The Air Pollution Control Division collaborates with communities and air quality agencies to develop information regarding air toxics as well as to control emissions and exposures. Division staff meet with community groups to help resolve air quality concerns in specific regions of the state. The division supports and encourages broad-based community efforts such as:
Such efforts help to improve Colorado's air quality. Pollution from individual motor vehicles has been reduced dramatically in Colorado since the 1970s when federal vehicle emissions standards were implemented. New cars emit less than one-tenth of the pollutants that cars from the mid-1970s were allowed to emit. Stationary source facilities that emit air toxics must pay fees and comply with limits for their emissions under Colorado Air Quality Control Commission Regulation Number 8.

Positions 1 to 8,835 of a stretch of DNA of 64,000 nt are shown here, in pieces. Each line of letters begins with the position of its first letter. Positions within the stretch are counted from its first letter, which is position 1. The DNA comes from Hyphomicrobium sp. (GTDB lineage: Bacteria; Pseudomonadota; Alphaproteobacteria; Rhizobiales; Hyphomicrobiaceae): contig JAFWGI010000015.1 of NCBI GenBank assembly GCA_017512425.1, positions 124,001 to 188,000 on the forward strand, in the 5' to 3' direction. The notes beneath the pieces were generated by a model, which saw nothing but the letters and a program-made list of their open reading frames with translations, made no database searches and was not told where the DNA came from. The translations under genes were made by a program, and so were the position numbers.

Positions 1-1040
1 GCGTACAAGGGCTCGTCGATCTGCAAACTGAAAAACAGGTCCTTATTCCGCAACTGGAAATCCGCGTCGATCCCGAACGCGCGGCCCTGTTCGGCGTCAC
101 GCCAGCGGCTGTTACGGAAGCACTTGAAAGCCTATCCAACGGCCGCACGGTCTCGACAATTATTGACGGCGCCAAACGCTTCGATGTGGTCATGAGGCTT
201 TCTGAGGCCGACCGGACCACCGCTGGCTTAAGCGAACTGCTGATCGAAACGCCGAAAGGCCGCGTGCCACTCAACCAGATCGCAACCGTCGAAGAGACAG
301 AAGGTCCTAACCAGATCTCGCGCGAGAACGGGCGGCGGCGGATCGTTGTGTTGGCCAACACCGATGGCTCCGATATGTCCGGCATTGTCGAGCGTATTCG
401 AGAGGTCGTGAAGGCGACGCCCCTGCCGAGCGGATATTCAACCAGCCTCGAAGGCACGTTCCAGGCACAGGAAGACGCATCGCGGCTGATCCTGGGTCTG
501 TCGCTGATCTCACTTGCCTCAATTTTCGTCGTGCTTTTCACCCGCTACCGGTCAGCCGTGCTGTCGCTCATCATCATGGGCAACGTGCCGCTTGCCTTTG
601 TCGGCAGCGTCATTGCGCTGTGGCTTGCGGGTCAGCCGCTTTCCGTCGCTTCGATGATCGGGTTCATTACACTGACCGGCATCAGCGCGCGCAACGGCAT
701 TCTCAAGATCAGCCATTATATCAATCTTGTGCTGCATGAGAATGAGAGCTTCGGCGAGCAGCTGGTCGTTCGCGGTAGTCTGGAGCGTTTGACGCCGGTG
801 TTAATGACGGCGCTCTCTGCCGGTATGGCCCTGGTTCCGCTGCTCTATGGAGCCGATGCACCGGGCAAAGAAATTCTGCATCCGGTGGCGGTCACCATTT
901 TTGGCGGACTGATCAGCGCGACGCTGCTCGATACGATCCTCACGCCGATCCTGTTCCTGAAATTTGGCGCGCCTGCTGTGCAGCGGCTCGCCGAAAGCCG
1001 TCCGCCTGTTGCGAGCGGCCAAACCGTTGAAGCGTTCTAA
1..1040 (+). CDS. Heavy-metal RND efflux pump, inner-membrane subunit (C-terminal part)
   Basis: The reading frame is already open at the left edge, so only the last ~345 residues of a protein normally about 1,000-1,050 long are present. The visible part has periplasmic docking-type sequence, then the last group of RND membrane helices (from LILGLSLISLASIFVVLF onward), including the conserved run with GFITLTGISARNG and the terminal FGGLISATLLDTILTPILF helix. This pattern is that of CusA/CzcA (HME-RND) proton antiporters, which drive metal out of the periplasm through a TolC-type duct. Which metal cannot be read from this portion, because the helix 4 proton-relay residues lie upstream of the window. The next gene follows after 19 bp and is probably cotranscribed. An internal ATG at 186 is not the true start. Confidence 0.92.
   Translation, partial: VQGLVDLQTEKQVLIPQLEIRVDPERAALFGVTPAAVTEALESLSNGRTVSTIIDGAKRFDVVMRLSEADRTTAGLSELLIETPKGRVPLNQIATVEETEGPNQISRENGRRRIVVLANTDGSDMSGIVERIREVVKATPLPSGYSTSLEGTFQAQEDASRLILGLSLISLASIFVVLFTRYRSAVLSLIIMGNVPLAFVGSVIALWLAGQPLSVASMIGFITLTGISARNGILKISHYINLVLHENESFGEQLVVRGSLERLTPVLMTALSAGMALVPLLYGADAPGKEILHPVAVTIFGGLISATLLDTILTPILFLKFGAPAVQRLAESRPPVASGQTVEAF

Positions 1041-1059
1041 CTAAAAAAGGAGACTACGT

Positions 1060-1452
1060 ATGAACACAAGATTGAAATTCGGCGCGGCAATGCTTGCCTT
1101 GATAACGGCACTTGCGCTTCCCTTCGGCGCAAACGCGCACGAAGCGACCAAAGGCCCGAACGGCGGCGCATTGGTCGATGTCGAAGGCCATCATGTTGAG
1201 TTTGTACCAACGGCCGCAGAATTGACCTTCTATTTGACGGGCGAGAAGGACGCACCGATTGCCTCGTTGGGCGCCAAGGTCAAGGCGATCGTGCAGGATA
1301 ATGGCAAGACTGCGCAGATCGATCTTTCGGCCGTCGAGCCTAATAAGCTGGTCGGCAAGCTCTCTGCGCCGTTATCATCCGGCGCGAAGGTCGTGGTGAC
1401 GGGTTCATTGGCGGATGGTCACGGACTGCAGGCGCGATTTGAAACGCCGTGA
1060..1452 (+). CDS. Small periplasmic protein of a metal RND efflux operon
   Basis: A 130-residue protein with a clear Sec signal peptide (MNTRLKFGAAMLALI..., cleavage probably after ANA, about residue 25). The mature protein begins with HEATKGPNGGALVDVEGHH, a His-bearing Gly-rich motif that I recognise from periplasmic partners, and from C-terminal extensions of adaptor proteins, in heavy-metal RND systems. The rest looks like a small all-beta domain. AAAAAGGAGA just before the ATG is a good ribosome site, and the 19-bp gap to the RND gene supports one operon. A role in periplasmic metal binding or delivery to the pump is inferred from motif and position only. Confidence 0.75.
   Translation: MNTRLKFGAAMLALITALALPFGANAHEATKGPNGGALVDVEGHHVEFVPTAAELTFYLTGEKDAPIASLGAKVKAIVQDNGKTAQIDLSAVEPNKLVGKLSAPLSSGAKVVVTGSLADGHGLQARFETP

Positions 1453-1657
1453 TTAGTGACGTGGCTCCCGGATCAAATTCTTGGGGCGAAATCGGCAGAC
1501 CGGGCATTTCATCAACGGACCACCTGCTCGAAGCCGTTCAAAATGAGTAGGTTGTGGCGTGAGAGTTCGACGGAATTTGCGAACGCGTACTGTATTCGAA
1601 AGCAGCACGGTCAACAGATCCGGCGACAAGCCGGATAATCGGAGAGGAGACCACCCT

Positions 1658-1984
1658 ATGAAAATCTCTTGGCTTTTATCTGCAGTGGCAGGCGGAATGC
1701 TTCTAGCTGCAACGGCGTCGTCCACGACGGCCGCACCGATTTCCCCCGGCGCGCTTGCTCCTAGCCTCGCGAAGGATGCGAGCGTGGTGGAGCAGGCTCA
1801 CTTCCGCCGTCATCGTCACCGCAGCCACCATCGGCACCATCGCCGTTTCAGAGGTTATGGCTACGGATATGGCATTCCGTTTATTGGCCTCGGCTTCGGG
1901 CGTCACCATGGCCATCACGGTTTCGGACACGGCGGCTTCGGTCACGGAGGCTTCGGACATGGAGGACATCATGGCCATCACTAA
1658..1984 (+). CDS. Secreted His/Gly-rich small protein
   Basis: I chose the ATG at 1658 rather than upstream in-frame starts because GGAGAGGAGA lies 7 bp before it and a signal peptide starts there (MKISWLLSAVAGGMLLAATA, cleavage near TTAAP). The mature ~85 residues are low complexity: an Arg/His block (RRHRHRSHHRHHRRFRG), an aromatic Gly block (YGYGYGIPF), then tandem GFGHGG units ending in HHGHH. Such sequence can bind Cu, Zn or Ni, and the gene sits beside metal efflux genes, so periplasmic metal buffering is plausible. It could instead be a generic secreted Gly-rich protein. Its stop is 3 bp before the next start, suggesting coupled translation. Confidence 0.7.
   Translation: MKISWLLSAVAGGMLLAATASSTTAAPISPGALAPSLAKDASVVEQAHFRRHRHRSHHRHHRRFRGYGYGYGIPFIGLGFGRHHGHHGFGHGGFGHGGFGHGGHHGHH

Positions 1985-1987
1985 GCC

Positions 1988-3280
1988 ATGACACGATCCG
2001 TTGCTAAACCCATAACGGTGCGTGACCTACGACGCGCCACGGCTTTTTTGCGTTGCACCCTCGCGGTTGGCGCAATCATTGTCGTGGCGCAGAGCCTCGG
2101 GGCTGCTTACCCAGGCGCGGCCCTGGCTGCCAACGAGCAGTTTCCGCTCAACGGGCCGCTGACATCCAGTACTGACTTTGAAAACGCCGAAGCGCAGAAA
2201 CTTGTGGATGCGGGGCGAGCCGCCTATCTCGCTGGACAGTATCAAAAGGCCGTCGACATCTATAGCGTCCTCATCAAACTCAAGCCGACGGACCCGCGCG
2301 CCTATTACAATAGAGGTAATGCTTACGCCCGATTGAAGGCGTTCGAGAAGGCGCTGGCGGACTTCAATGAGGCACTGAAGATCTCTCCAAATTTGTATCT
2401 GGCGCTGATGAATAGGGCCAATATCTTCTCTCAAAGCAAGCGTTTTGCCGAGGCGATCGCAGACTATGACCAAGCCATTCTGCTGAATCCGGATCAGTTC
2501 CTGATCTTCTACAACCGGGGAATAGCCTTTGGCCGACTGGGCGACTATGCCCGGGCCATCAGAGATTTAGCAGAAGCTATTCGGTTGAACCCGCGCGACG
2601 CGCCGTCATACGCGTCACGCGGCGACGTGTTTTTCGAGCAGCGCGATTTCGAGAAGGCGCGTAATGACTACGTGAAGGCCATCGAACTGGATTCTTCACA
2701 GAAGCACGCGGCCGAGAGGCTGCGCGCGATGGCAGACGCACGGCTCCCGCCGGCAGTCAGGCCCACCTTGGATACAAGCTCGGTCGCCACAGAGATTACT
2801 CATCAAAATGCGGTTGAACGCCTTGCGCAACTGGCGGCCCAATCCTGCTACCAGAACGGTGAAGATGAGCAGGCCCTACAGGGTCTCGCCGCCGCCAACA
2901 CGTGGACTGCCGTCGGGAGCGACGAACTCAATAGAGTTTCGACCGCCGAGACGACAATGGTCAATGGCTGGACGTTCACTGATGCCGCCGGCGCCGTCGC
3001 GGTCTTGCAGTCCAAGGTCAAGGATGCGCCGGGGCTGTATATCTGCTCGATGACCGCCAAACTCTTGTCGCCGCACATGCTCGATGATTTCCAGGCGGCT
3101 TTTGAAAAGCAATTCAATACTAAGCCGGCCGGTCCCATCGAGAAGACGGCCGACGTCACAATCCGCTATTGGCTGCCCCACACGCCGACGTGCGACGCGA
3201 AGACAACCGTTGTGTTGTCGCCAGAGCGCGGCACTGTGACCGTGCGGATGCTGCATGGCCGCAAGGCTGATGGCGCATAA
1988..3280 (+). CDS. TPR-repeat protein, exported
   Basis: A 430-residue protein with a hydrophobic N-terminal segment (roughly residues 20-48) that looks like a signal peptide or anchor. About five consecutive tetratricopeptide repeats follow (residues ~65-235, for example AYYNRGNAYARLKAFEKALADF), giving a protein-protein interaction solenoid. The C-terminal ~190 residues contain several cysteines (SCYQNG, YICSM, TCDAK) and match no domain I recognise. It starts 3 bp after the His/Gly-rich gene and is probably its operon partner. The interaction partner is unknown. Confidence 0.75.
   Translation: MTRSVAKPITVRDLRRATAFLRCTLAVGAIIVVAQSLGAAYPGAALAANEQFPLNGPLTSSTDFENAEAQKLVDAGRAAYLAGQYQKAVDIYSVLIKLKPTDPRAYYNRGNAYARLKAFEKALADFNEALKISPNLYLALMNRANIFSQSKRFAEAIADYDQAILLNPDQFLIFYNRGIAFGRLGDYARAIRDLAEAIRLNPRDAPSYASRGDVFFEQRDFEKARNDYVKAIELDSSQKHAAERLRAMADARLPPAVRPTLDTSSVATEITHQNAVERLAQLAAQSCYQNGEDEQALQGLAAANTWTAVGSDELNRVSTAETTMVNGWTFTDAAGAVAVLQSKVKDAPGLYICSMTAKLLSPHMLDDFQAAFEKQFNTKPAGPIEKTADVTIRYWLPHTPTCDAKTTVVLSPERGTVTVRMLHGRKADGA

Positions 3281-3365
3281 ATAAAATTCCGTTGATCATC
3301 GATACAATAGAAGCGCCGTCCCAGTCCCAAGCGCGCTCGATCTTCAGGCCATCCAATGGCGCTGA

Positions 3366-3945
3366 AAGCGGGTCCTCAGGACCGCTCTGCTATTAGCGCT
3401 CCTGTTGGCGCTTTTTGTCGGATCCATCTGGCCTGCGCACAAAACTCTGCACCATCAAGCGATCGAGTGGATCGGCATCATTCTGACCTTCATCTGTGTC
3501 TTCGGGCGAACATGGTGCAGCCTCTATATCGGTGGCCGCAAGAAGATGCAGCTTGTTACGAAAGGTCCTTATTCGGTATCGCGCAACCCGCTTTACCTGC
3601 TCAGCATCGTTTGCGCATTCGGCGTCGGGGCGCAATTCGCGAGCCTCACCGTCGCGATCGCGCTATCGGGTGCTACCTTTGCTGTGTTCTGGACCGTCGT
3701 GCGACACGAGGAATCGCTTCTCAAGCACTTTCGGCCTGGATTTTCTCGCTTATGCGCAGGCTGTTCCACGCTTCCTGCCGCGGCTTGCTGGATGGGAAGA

The future holds the potential for greater reductions in air pollution as new technologies and new air pollution control strategies are developed. However, as Colorado's population continues to grow, the use of energy, commodities and motor vehicles may increase, thus posing long-term air quality challenges.